ACT Strategies

Amanda Grow, founder of College Fast Lane, shares strategies to help your student score higher on the ACT exam.


Because the ACT is the only standardized part of the college application package, many colleges weight it heavily when awarding admissions and scholarships.

There is no immediate grade involved with ACT preparation so many students put low on their homework priority list. However, the scores that come back are far more important than any individual grade on a student’s transcript. A few points could make a huge difference in admission possibilities and could earn a student thousands of dollars more in scholarships.

The ACT is designed to be an achievement test (vs. the SAT, which is an aptitude test) and it is very possible to study and do better on this particular standardized test.

As a parent, you can provide encouragement or even incentives to encourage your student to study for this test. I had one parent offer her daughter $1,000 if she could improve her score from a 26 to a 30. Money was a serious motivator for this student and with a lot of hard work, she eventually scored a 31. This wise mother will make back her $1,000 many times over in the scholarships her daughter will receive!


Good students have been trained to start at the beginning of a test and work to the end. On the ACT, this is often a poor strategy due to serious time restrictions. Most students are unable to finish the test in the allotted time and must learn to spend their time on the questions they are most likely to get right.

On the ACT, easy questions and hard questions are weighted the same. On some parts of the test, a student should sweep through the test answering all of the questions that are easy for them first to bank up as many points as possible.

The reading section of the test in particular is comprised of four reading passages with ten questions each. The passages and questions sets consist of the same subject matter and are always in the same order: Prose Fiction, Social Science, Arts and Humanities, and Natural Science. Students should approach these passages in an order that puts their best passage first and their worst passage last. If your student is left brained and logical, for example, they could be seriously disadvantaged by the traditional order of the test because the Prose Fiction passage is generally the longest and most abstract of all of the passages. A left-brained student should skip to the end of the test and answer the Natural Science questions first and move backwards. I had one student improve his reading score 10 points simply by changing the order in which he read the passages.


Much of the academic content of the ACT is information students learned in Junior High School. For example, the math section is made up of pre algebra, geometry, and intermediate algebra questions. The ACT is traditionally taken by High School juniors and seniors who probably knew how to find the area of a trapezoid at one point, but can’t quite remember the formula. This can especially be a disadvantage to students on an advanced math track because significant time has passed since they learned the math tested on the ACT.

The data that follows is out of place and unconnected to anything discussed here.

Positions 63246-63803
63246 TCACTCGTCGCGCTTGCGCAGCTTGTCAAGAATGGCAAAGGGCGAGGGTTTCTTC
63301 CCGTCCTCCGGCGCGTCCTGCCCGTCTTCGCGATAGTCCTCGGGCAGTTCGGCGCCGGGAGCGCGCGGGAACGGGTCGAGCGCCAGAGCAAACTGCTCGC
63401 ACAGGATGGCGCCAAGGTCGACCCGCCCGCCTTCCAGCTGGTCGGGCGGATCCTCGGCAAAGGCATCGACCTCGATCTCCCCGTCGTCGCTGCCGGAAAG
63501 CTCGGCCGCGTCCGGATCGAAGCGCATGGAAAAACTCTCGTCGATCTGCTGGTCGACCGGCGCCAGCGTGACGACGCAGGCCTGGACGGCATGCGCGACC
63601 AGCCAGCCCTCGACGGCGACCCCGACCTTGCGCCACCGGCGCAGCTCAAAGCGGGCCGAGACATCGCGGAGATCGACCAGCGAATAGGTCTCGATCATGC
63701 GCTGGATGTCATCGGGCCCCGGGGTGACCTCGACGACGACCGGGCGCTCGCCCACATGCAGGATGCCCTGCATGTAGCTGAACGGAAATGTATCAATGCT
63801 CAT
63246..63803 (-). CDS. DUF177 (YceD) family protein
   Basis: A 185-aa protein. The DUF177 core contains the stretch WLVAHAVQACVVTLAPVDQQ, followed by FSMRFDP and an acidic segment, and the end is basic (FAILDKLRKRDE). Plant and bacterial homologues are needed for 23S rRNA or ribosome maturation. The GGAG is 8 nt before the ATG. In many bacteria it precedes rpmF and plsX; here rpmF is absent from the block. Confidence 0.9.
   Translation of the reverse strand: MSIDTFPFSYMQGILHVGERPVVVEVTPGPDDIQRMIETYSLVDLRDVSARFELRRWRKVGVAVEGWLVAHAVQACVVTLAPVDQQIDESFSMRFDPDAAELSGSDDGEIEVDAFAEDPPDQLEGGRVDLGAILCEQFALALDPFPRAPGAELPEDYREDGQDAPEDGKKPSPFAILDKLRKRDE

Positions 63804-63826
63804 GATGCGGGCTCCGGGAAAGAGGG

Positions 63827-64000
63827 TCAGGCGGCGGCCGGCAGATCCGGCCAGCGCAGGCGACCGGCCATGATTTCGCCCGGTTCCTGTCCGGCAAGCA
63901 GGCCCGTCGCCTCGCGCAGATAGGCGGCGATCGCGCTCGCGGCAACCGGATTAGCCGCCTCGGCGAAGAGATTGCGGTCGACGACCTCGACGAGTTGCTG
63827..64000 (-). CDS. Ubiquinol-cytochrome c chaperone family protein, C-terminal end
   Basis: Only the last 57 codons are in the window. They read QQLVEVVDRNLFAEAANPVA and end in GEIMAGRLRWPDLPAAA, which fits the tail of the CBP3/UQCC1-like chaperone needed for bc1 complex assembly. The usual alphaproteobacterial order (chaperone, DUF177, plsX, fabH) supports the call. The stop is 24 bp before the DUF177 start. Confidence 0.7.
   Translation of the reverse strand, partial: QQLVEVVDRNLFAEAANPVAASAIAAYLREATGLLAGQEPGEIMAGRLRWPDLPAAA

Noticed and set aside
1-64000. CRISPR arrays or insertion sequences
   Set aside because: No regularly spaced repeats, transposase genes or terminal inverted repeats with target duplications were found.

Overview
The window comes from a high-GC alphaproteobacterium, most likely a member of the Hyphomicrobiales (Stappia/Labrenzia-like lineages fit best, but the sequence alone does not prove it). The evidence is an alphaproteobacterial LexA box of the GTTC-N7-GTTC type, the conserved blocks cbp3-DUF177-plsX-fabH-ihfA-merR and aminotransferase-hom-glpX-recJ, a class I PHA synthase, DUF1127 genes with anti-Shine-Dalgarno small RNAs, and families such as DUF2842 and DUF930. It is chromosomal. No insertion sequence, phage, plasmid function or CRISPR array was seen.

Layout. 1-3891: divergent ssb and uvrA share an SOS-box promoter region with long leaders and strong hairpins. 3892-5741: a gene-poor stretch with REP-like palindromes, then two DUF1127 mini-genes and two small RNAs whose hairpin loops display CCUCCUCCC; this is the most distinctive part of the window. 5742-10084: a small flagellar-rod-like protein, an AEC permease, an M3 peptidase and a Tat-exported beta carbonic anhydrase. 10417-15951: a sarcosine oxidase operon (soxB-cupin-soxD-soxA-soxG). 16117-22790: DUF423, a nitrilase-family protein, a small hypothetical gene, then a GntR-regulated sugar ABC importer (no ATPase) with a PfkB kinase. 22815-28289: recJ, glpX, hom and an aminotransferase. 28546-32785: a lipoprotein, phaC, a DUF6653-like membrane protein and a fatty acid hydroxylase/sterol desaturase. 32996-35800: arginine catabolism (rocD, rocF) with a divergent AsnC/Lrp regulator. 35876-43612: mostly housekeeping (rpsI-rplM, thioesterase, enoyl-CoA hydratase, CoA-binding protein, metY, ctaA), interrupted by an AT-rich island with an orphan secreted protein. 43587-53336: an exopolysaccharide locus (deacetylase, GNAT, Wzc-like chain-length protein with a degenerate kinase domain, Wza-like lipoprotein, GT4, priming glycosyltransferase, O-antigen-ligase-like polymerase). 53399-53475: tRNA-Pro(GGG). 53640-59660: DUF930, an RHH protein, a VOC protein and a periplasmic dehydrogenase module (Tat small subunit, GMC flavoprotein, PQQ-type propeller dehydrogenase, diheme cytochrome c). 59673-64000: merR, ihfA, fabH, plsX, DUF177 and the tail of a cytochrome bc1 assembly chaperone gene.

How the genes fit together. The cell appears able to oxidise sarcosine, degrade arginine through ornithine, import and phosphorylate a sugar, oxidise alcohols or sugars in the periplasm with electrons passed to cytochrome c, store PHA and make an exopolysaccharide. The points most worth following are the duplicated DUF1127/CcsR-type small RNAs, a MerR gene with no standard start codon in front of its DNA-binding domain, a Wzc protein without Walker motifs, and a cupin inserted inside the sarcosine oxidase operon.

To provide another example, one principle tested on the English section is avoiding redundancy. Many high school students will choose the wordiest answers because they think using more words makes them sound smarter. The ACT is testing a student’s ability to choose the simplest, most concise wording choice. If a student understands that this is what is being tested, they will inevitably do better. This principle alone helped one of my students improve her English score by 12 points!


According to statistics published by the ACT company, 55% of students will improve their scores simply by taking the test a second time. Because the ACT is only offered six times a year, you must plan ahead to leave your student enough time to achieve their optimal score.

It is also important for your student to prepare by taking practice tests under timed conditions. This will allow your student to apply different strategies in a non-binding setting. It will also allow your student to become very familiar with the pacing of the test.

Free ACT Strategy Workshops for Parents and Students
Thursday, February 10 at 7:00 pm, Davis High School Room 1800
Wednesday, February 23 at 7:00 pm, Layton High School Little Theater
Thursday, February 24 at 7:00 pm, Layton High School Little Theater

RSVP to reserve their seats by emailing

Amanda Clark Grow is the founder of College Fast Lane. For more information on how to help your student prepare for college go to

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